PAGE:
• The final report into Russia’s August 2000 Kursk submarine disaster said on Monday a torpedo fuel leak had caused the massive explosion which sank the nuclear-powered vessel with the loss of all 118 crew. "A thermal explosion of components of the class 298A PV torpedo caused the disaster," Ilya Klebanov, the senior government minister who headed the commission which compiled the report, told the Interfax news agency. "It happened as a result of a leak of hydrogen peroxide and the ignition of materials in the torpedo tube." Last month he cleared NATO and other foreign vessels of any role in the sinking of the Kursk, a suggestion the alliance had always denied. (Reuters 012003 GMT Jul 02)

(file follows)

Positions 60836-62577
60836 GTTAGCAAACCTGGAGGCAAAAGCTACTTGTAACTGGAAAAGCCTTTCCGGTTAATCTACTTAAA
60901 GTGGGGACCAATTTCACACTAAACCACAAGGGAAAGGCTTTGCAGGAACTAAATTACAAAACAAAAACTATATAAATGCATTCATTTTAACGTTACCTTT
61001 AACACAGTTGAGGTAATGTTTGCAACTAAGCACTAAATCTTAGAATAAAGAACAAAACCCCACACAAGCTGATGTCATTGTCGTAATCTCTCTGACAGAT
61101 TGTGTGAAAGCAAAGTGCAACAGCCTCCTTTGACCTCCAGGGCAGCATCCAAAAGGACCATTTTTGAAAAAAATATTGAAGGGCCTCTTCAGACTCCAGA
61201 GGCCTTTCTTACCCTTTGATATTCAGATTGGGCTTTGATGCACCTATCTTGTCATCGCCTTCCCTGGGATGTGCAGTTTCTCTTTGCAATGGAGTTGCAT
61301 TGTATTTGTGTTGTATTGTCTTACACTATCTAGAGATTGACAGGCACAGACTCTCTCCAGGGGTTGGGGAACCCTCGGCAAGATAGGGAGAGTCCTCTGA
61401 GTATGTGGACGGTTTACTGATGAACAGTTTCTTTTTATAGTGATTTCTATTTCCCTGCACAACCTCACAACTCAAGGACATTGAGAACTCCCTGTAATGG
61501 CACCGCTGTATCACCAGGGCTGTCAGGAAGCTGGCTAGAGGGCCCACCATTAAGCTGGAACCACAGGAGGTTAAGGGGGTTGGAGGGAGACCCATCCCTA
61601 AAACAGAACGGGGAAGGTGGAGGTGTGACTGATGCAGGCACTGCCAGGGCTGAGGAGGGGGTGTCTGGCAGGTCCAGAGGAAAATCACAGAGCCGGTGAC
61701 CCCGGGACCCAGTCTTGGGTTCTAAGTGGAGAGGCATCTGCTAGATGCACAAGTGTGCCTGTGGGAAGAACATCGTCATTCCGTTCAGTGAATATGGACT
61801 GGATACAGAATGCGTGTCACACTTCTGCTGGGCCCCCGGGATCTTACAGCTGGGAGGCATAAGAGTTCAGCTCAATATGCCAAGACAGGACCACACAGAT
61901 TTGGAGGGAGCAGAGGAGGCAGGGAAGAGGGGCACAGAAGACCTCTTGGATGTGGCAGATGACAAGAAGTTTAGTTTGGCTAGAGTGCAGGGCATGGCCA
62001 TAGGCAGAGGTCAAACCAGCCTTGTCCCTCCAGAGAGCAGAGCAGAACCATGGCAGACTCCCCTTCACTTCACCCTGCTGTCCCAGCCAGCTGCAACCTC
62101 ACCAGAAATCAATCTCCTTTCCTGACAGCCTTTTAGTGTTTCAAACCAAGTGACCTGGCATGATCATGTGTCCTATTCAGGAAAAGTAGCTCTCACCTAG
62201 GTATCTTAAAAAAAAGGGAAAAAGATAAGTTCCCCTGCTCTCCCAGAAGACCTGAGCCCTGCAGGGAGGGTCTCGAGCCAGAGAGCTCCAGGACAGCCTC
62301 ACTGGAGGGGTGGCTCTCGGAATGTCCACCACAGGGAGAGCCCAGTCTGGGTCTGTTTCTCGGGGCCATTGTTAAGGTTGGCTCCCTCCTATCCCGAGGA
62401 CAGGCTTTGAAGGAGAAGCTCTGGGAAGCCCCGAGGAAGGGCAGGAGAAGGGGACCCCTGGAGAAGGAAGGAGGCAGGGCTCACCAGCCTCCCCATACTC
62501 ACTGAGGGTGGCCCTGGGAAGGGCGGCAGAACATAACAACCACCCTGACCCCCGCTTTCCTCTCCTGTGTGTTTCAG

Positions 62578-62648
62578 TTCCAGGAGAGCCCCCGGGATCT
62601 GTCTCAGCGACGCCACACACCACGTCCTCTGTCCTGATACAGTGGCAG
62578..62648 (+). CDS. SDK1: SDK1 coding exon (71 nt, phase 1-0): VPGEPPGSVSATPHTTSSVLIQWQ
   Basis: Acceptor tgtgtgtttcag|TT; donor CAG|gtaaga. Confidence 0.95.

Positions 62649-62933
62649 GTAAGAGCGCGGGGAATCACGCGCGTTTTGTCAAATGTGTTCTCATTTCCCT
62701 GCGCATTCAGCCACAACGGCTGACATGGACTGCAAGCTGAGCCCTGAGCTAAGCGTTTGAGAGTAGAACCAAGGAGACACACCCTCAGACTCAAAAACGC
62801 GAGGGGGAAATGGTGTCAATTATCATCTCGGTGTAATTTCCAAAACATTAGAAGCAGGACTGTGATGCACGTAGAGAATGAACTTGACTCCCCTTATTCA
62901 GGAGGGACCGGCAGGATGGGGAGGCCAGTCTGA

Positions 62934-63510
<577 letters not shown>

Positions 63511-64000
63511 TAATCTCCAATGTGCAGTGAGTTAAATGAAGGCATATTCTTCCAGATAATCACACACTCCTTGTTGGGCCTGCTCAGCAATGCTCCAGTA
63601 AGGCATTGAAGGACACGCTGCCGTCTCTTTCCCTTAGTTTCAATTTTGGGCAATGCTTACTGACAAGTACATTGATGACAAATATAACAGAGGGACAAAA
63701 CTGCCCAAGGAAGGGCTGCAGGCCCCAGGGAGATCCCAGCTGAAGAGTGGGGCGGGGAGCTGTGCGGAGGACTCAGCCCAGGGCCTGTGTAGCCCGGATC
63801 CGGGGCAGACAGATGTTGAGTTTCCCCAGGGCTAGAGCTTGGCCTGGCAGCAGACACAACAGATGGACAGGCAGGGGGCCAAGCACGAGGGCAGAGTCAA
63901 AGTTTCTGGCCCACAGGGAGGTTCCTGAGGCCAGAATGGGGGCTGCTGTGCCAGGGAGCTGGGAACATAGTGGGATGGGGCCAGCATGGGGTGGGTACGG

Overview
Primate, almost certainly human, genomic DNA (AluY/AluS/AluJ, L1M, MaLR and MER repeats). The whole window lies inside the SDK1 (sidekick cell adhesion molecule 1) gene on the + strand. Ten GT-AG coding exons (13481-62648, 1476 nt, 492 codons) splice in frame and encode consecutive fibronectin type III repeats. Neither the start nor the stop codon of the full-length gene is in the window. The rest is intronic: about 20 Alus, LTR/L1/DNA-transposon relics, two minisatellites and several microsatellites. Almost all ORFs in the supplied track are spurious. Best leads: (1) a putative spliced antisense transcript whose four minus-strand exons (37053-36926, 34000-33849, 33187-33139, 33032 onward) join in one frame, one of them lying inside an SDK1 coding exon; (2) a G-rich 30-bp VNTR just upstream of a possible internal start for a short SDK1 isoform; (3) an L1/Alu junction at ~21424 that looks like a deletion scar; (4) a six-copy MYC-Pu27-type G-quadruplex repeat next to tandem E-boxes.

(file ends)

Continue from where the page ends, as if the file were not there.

• President Jacques Chirac said on Monday he had asked his government to prepare a bill to modernise and improve France’s military hardware. French warships, military aircraft and other equipment are ageing and hard to maintain, President Chirac said at a ceremony in the Mediterranean port of Toulon to mark the return of the aircraft carrier Charles de Gaulle from the Indian Ocean. "I’ve asked the government to prepare a military planning bill for the years 2003-2008," he added. President Chirac did not say whether he would push for the construction of a second French aircraft carrier - a project he had proposed before his re-election in May. (Reuters 011947 GMT Jul 02)